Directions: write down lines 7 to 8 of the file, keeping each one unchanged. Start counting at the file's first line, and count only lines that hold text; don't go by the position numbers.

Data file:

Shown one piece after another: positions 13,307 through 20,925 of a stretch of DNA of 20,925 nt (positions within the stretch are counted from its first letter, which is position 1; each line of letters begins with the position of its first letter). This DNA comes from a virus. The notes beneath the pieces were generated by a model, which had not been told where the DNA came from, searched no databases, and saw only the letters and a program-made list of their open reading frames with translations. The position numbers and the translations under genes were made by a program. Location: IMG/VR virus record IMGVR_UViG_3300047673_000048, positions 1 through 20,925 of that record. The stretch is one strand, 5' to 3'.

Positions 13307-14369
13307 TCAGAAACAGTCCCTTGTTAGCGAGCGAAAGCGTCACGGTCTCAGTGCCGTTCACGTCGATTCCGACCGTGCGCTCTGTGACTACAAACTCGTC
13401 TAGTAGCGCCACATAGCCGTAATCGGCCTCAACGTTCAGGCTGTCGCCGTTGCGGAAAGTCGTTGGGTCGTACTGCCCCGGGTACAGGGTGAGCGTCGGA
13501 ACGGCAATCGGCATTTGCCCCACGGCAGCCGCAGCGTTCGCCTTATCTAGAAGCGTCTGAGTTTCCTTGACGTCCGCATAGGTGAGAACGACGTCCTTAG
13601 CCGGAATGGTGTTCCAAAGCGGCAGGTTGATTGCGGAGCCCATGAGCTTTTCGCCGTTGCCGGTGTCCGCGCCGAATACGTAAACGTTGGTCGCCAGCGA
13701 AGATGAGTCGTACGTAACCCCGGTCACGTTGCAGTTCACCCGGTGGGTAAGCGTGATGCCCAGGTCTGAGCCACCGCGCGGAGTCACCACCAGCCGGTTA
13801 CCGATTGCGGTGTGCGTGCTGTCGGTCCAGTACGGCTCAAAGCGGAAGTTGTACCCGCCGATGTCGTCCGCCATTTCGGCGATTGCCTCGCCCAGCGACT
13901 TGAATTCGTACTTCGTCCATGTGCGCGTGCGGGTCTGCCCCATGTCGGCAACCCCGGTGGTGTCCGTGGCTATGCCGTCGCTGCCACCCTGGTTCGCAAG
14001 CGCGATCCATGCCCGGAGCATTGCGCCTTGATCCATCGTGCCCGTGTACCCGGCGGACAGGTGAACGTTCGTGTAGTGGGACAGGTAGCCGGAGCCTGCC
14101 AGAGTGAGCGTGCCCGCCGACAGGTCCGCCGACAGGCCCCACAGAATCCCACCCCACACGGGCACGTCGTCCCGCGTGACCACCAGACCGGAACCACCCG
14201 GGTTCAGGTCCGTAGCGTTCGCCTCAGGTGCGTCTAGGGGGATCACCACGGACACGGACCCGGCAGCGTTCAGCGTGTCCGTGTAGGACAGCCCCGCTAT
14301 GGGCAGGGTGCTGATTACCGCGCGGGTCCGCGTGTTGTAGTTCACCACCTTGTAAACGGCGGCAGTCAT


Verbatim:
13701 AGATGAGTCGTACGTAACCCCGGTCACGTTGCAGTTCACCCGGTGGGTAAGCGTGATGCCCAGGTCTGAGCCACCGCGCGGAGTCACCACCAGCCGGTTA
13801 CCGATTGCGGTGTGCGTGCTGTCGGTCCAGTACGGCTCAAAGCGGAAGTTGTACCCGCCGATGTCGTCCGCCATTTCGGCGATTGCCTCGCCCAGCGACT